However, that “winning” strategy might backfire as well. Although progress has been slow, the principle of the two- state solution along with the concept of “Land for Peace” has become the accepted norm. Even Israeli P.M Netanyahu, a conservative hawk, adopted it publically. Although the two sides have failed to agree on its implementation, a unilateral adoption of the 1967 borders (a formula that departs even from the Obama parameters that spoke about “territorial swap”) will surely not serve as a negotiations starter. Further, once the UN approves these disputed borders, Abbas will find it very difficult to negotiate although he too understands that compromise is vital for progress. Can Abbas return to his people and tell them to take less than what the U.N. promised? And, assuming that a state will be declared – with disputed borders and no change on the ground – Can Abbas calm a growing frustration that previously lead to another cycle of violence?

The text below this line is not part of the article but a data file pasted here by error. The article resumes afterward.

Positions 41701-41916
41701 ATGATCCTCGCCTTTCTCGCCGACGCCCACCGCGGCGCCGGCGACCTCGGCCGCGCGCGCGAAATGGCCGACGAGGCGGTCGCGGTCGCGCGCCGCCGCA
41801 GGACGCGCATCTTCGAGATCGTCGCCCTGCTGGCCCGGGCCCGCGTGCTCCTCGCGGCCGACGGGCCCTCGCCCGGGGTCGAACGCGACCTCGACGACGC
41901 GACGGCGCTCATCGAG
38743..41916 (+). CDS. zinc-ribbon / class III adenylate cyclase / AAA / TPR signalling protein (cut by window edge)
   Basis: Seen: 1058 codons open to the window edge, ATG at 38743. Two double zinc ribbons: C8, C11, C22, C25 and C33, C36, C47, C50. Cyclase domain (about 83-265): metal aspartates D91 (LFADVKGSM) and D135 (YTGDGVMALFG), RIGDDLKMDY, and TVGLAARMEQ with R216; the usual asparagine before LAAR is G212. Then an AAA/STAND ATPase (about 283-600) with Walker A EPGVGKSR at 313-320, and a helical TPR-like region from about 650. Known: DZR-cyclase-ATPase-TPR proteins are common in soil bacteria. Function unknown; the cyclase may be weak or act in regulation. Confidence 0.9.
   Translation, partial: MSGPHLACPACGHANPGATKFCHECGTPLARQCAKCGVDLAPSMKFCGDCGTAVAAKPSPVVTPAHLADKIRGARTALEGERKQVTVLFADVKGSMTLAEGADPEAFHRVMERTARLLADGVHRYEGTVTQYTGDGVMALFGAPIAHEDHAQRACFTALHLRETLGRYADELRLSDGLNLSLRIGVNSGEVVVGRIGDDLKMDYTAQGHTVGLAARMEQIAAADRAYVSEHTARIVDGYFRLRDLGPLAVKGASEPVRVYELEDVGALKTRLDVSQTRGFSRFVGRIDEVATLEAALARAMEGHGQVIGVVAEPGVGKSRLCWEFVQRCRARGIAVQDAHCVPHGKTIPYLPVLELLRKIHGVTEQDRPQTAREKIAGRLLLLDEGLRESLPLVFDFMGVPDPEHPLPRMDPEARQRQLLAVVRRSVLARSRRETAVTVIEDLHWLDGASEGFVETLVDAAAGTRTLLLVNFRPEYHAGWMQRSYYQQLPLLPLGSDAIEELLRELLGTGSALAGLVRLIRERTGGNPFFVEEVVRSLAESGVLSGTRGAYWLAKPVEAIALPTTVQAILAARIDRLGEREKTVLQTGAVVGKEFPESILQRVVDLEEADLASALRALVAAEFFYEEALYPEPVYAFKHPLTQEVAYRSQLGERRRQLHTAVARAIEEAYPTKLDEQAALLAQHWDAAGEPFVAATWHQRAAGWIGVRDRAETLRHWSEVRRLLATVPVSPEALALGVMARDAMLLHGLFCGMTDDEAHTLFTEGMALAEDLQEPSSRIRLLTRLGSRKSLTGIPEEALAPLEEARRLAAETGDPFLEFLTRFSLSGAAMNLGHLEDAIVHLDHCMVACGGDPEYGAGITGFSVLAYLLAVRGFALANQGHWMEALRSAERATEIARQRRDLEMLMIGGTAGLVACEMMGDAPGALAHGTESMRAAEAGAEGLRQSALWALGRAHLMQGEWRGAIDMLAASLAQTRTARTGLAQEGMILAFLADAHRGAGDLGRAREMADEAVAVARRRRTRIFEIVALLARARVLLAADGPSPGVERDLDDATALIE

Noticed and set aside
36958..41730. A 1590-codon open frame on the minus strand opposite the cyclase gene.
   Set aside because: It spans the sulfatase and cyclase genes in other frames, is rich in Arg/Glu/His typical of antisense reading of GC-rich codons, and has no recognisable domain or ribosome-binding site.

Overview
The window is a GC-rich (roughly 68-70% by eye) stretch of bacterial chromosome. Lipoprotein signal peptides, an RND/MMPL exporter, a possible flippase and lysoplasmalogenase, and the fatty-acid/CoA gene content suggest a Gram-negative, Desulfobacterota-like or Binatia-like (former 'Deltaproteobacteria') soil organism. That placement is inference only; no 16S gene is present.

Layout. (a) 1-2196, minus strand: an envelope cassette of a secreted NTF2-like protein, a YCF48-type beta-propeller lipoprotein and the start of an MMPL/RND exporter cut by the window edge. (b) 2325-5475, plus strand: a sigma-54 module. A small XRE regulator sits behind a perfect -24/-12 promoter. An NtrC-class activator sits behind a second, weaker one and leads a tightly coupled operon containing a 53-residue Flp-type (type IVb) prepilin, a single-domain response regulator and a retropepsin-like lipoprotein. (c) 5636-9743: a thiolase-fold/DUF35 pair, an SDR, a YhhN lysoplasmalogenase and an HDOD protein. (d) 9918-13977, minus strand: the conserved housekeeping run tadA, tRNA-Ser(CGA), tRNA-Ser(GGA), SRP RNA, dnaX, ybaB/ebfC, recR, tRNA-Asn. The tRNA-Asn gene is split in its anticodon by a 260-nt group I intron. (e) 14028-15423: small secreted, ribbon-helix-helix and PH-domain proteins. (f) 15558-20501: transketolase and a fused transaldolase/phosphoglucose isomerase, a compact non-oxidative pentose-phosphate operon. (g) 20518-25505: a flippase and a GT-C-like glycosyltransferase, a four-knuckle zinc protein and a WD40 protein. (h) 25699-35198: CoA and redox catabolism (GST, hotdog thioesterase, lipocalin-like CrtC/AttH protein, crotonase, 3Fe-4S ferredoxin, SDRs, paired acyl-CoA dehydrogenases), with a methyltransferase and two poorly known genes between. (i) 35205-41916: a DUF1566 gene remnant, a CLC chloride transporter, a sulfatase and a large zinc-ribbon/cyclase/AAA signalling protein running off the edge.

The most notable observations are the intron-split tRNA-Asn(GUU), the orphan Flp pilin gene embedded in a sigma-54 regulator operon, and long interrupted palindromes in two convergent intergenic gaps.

Unilateralism is a dangerous game. The last time it was tried here – with the Israeli disengagement from Gaza – it resulted in a political coup and the hostile takeover by Hamas, a terrorist group, of what should have been a part of the Palestinian state. Israel is still recovering from that lesson while the Palestinians are gearing up for an equally dangerous unilateral path.

The Europeans, the UN and the Americans have been working tirelessly in an attempt to bring the Israelis and Palestinians back to the negotiation table. Netanyahu agreed to flex his positions on some of the key issues but Abbas insists on setting conditions knowing that the UN negotiation might prove more beneficial. Abbas might be correct and he could very well find himself winning the declaration battle. But as for the Palestinian state, he may find that this last move will push it further away from the Palestinian people.

Nir BOMS – Middle East Expert of STRATEGIC OUTLOOK